Couples who make a conscious decision to work out together are investing in their health and wellbeing but also in one another. Some of the positive effects include spending more time together, spurring each other on to reach fitness goals, helping and supporting each other with challenges like injury or motivation, noticing the improvements in physique and ability, feeling proud of each other and enjoying the endorphin rush exercise brings.

How to start:
1. Decide what you want to do together to get fit. Keep in mind the different abilities you both start with but don’t be put off if one of you is stronger or more flexible. Work with the differences and notice what feelings come up for you both and then talk about it.
2. Find realistic times you are both able to commit to exercising together. Again, keep in mind each other’s time constraints, decide and then stick to it.
3. Set goals together. Treat each other when you reach a goal. Book a double message, a special evening out or cook something together.
4. Encourage one another. When beginning new fitness programmes sometimes feelings of not being good enough can creep up, this is when we need support. If there is a tendency to give up, this is the opportunity to push the other to keep going.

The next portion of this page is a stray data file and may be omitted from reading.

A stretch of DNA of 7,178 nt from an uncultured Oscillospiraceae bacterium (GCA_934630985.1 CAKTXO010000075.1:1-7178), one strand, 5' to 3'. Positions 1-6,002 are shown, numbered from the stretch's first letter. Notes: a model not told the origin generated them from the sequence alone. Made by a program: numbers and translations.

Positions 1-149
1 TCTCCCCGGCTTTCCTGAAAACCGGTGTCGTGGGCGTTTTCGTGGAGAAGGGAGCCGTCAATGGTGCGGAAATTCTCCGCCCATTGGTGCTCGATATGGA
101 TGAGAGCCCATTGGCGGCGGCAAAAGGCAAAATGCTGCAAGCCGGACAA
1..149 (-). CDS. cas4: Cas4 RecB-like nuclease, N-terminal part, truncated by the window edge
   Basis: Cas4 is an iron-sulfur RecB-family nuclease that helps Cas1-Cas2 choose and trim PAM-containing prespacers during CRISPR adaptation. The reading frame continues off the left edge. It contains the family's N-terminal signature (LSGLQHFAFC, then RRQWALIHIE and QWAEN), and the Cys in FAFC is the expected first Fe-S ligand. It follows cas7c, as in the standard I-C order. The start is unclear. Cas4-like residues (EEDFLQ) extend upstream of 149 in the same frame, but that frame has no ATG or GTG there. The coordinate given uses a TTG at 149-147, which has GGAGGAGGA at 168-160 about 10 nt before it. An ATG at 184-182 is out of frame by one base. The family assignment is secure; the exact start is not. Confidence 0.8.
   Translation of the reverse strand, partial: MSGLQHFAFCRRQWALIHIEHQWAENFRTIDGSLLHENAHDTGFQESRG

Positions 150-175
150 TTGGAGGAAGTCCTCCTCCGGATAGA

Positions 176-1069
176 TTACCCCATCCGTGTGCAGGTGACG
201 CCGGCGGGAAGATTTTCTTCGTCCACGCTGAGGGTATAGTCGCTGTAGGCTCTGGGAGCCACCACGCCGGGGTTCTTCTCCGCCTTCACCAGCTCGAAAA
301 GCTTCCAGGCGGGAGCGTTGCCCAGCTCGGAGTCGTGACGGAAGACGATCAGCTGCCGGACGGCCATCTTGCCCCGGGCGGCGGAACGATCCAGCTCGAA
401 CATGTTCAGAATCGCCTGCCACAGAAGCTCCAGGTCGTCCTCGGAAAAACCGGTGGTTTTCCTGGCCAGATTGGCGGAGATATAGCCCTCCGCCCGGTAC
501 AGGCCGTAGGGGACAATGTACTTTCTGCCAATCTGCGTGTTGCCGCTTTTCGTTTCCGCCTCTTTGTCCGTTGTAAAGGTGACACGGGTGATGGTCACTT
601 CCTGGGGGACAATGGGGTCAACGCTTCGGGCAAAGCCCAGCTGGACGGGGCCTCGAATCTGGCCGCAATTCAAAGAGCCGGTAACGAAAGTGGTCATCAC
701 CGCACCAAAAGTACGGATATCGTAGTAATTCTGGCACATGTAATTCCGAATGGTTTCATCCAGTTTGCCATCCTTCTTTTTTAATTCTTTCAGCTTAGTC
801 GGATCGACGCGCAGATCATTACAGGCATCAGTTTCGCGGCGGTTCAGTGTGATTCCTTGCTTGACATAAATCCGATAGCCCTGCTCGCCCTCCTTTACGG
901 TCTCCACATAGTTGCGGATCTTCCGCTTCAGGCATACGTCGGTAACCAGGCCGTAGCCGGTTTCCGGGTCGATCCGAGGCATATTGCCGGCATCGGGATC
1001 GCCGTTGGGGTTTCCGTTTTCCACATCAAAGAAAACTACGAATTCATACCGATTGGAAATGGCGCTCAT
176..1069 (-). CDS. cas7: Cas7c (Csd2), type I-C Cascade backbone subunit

Added Benefits:
1. Newfound Attractiveness: When we feel better about our bodies and about our partner’s we feel more attractive and more attracted to our partners.
Exercise also allows us to tune into our bodies and our bodies sensations.
2. Exercise tends to have a knock on effect: We feel better, have more energy and are generally happier. This has to benefit our relationship!
3. Embarking on something new together gives us the opportunity to learn about our partners in ways we don’t often see. The experience adds to our relationship by learning how each person copes with challenges and obstacles and allows us to know each other more deeply.
4. Committing to spend time with one another lets you both know that the relationship means something and that making the effort is a concrete way of letting each other know this.

So get those trainers on and start improving your fitness levels and your relationship. It’s a win win proposition.

Shirlee Kay

Taking the next step..preparing to move in together

In her novel, ‘You Should Have Known’, Jean Hanff Korelitz explores the idea that we deny problems in a relationship in order to maintain the belief of a great partnership. We ignore niggling anxieties because we feel so in love. Not allowing the doubts to surface we find ways to serve away from the warning signs. We deny differences and find ways to ‘unknow’. It can feel a betrayal to focus on the flaws and there can be an unconscious fear that naming the difficulties may be irreversibly destructive.
However, Coupleworks counsellors are experienced in exploring issues with a couple preparing for the delightful prospect of living together. Not to drench with an icy shower of pessimism, but a realistic look at how to effectively manage differences.